After the relatively underwhelming success of 2018’s Solo: A Star Wars Story, Lucasfilm and Disney have seemed to scrap many of the spinoff ideas they had been planning. Paired with the mixed reviews from The Rise of Skywalker, it feels like the two studios may be a little less hasty to pull the trigger from now on. However, the praise of the Disney Plus series, The Mandalorian, seems to have restored faith in the possibilities of expanding the already expansive Star Wars universe, causing us fanboys to brainstorm our own ideas for what we could possibly see in the future. There’s a lot of material out there in the form of novels, comic books, and several animated series, that the people behind the new film and television division of Star Wars could have a lot to pull from as inspiration. That is, if they wanted to.

Here, we explore just a few of the countless possibilities for origins stories within the universe:

1. Jabba the Hutt

To many, there’s no character in the Star Wars universe more elusive than Jabba the Hutt. The crime lord was the bane of Han Solo’s existence, and probably vice versa, but before George Lucas decided to tamper with the theatrical cuts of the original films, the name “Jabba the Hutt” was shrouded in mystery for Episodes IV and V during their original releases. That is, until we finally got to see what the infamous gangster looked like in Return of the Jedi. The Han Solo prequel was divisive to say the least, but only gave us glimpses of what a Star Wars underworld could look like. And to be honest, they were some of the best aspects in that movie.

There’s a lot of Jabba material to work with in the expanded universe, including the Clone Wars TV series and the pseudo-canonical novel, Tales from Jabba’s Palace, so creating a mob-themed film or show surrounding the infamous villain may even write itself. Lucasfilm actually had plans for a Jabba the Hutt project back in 2017, but have since been pretty mute on the idea. There are so many fan favorites who hang out at Jabba’s Palace that the possibilities almost make your mouth water.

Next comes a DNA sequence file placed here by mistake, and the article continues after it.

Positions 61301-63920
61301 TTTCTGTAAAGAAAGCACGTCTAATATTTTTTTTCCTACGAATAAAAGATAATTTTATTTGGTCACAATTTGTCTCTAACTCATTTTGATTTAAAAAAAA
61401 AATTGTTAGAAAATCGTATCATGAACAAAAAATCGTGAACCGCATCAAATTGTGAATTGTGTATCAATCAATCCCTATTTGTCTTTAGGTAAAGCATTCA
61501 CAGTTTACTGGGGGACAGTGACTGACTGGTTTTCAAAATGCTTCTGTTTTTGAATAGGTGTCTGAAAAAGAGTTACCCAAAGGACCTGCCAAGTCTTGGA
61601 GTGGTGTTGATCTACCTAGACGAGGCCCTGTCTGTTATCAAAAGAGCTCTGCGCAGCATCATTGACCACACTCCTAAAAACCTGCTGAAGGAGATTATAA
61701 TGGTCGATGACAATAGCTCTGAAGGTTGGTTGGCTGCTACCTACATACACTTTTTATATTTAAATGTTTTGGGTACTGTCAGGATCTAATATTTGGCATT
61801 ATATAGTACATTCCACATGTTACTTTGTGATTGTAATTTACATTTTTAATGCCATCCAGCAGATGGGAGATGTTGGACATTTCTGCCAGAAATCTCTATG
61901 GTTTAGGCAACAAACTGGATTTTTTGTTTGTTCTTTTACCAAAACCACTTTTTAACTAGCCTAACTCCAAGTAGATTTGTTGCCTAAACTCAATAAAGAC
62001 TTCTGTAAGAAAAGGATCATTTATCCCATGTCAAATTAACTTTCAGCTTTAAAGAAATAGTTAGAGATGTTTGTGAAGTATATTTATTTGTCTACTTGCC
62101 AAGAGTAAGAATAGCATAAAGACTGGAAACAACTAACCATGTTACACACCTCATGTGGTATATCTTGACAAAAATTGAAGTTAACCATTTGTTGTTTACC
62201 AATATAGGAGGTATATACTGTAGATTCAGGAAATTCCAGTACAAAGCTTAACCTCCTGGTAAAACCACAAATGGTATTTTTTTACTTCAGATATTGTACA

2. Greedo

Speaking of banes of Han Solo’s existence, Greedo is one of the most notable Star Wars characters to only appear in a single scene, so it’s only natural for us to wonder about the bug-like bounty hunter’s story before ultimately meeting his fate on Tatooine. Perhaps digging into some of the stories from the 2017 anthology novel, From a Certain Point of View, would provide a solid launching point.

3. Captain Phasma

One of the frustrating missteps by the Star Wars sequel trilogy is never revealing the much-teased identity of one particular Stormtrooper captain. The expanded universe has been kind to Captain Phasma, giving us a lot of information about her past. She’s also well-represented in the Star Wars Resistance animated TV show. However, animation isn’t for everyone and maintaining the same live-action style as the medium she was introduced in should not go understated. (Imagine Han Solo’s death coming in a cartoon TV show rather than a theatrical movie. That wouldn’t really fly.)

4. R5-D4